The proposed amendment therefore defeats the entire purpose of changing the law in the first place. As the Human Rights Commission of Sri Lanka warned in an excellent statement released on Friday, such an amendment will gravely impact on the right to a fair trial which commences at the time of investigation.
Unacceptable excuses cannot be tolerated
In their earlier avatars, senior state lawyers of the Department of the Attorney General, (now yahapalanaya crusaders), defended the failure to give the right of access to legal counsel to a suspect at the earliest point on some novel arguments. Thus for example, in a 2002 report to the Committee against Torture submitted in terms of Sri Lanka’s obligations under the Convention Against Torture, it was stated that this was because police investigators should be able to conduct the initial investigation and interview suspects in an unhindered manner. Therefore, (as was said), such interview, by counsel representing suspects should not take place prior to the recording of the statement of the suspect.
Imaginatively it was further proclaimed that the suspect is free to divulge any assault or harassment at the time of initial production before the magistrate. It was also affirmed that counsel/attorney-at-law representing arrested suspects have the right to interview the officer-in-charge (OICs) of the relevant police station any time after the arrest (even prior to the recording of the first statement of the suspect) with a view to ascertain the basis of allegations against his client (suspect) and the date, time and location relating to the production of the suspect before a magistrate.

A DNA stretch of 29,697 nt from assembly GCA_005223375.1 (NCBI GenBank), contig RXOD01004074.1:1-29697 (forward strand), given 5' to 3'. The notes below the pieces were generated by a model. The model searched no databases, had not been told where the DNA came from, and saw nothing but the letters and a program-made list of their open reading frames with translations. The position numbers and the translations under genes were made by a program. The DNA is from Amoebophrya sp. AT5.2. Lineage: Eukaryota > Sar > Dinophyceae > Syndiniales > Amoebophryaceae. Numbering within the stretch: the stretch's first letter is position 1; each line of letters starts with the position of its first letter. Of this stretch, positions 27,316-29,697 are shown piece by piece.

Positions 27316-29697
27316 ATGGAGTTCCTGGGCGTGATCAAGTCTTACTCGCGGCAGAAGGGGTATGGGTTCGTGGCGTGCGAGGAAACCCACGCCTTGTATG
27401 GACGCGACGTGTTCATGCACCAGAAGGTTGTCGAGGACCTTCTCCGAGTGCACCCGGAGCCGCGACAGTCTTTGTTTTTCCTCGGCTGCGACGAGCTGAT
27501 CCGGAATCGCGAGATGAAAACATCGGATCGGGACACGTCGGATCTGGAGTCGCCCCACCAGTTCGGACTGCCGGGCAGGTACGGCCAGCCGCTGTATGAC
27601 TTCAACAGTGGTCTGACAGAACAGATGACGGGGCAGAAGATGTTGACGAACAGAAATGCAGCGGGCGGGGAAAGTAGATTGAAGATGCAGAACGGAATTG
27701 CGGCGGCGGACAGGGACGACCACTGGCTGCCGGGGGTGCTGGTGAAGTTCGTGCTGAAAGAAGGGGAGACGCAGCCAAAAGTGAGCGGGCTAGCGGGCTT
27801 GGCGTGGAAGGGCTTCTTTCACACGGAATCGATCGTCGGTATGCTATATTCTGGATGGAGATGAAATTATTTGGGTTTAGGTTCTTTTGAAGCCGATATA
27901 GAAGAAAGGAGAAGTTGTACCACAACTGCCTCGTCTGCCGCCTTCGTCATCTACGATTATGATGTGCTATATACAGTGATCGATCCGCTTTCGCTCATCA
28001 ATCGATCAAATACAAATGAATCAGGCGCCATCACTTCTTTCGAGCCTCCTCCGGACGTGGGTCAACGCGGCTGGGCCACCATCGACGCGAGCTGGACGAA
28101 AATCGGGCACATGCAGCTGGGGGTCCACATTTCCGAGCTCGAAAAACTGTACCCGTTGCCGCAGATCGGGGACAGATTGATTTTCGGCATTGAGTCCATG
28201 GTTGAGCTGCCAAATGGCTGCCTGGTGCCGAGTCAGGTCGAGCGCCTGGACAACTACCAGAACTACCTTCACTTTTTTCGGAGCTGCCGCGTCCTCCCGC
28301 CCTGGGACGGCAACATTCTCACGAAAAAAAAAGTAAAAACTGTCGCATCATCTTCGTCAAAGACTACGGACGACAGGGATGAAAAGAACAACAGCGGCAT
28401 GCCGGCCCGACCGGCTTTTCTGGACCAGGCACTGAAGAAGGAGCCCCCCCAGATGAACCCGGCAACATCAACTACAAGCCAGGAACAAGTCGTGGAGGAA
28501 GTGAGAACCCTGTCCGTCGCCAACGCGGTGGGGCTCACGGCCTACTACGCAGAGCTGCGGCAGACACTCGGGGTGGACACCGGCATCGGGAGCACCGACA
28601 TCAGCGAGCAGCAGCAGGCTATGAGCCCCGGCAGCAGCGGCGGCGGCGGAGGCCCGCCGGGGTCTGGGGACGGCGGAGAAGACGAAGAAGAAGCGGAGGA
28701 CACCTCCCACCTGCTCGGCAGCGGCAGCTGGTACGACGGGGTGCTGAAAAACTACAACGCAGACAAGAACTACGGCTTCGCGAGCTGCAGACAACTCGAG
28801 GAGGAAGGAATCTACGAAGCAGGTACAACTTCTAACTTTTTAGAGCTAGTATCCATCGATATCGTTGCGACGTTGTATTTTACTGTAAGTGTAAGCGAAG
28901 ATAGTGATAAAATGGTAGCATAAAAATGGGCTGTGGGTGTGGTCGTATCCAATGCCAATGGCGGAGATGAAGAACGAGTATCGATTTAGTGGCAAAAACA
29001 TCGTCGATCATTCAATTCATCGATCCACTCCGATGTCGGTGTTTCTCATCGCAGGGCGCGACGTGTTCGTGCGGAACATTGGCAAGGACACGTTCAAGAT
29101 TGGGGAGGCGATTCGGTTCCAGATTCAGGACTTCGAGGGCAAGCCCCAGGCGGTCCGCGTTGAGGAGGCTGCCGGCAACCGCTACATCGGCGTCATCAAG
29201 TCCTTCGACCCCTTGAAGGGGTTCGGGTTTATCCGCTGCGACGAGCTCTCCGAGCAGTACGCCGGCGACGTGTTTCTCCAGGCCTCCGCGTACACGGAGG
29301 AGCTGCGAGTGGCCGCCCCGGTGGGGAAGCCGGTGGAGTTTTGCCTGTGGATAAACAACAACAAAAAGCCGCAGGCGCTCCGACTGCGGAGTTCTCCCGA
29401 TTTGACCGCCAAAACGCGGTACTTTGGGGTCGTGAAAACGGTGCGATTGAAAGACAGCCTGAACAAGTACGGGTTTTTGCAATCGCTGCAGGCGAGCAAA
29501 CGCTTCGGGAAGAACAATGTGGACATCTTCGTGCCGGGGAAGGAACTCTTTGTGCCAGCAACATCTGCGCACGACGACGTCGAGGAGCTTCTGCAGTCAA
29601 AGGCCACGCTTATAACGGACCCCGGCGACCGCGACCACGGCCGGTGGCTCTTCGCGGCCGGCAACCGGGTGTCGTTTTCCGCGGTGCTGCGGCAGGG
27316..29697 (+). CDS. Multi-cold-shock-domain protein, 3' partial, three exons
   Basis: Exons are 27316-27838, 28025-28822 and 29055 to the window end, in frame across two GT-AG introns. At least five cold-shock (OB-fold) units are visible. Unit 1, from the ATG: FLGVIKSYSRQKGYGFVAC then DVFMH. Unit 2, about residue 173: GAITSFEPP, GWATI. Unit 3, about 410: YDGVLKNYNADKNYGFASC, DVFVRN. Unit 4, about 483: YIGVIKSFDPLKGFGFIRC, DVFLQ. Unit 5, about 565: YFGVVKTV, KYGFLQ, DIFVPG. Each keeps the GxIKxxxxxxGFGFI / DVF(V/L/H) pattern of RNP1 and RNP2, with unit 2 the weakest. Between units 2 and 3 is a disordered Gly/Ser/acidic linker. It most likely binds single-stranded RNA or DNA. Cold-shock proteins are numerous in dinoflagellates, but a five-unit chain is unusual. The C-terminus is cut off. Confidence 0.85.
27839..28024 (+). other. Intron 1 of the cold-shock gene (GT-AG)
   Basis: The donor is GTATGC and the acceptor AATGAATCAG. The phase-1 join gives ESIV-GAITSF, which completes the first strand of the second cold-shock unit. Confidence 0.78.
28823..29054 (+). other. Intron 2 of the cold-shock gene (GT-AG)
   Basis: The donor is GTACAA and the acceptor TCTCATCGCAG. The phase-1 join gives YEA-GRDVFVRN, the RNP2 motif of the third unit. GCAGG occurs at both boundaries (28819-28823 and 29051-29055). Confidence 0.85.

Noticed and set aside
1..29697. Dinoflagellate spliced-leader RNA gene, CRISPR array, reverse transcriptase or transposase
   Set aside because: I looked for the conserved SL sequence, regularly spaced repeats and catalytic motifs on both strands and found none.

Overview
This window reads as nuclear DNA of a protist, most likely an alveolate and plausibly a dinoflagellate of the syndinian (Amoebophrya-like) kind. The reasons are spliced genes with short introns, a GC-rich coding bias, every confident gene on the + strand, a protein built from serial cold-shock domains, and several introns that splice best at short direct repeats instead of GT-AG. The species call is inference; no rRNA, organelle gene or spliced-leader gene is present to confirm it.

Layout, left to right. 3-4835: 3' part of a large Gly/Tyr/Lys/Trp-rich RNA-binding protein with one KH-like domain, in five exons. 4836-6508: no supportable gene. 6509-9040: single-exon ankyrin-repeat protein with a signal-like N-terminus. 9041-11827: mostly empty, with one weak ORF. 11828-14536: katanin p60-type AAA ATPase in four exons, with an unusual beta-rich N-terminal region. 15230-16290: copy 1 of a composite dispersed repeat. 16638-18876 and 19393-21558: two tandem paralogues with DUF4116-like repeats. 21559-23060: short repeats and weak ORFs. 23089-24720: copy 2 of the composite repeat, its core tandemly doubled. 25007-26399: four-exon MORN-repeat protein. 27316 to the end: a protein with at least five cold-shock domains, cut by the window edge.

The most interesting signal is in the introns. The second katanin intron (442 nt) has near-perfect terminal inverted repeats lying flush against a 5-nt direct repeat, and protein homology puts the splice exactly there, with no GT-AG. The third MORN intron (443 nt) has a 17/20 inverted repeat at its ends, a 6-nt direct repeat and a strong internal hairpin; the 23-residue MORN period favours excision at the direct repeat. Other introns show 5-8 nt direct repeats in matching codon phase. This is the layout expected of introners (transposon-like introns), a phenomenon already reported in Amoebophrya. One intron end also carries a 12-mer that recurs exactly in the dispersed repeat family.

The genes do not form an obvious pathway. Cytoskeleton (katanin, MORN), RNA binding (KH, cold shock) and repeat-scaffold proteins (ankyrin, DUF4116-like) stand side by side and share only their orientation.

These explanations however are fundamentally unconvincing. They must not be allowed to stand if these are the same reasons as to why this particular amendment has been framed in such completely unacceptable terms. The stark reality is that when lawyers do indeed, proceed to interviewing the OIC or any relevant senior officer, he or she is open to the real risk of being chased out of the police station. This was indeed what happened to one gentleman at the Bambalapitiya police station in consequence of which the Supreme Court detailed the right of a lawyer to represent a client at a police station and directed the OIC to facilitate such access without hindrance.
Reconsider the ill-wisdom of this amendment
Where law reform is concerned, the right of a suspect to counsel after arrest has been grudgingly conceded in some cases but here too, this is not afforded at the earliest point. Thus special provisions amendments to the Code of Criminal Procedure, which were operative for specified periods of time, afforded a suspect the opportunity to consult an attorney-at-law of his choice to suspects. But this was only in relation to a particular category of serious offences and not pronounced as a general principle. This reluctance needs to be overcome.
If this Government wishes to live up to its promise that Sri Lanka is not a police state any longer, it is imperative that the basic right to independent legal representation must be available as of rights to suspects at the earliest point after arrest.
It is hoped that the profound ill-wisdom of bringing this amendment in its current form will be reconsidered.
– Courtesy The Sunday Times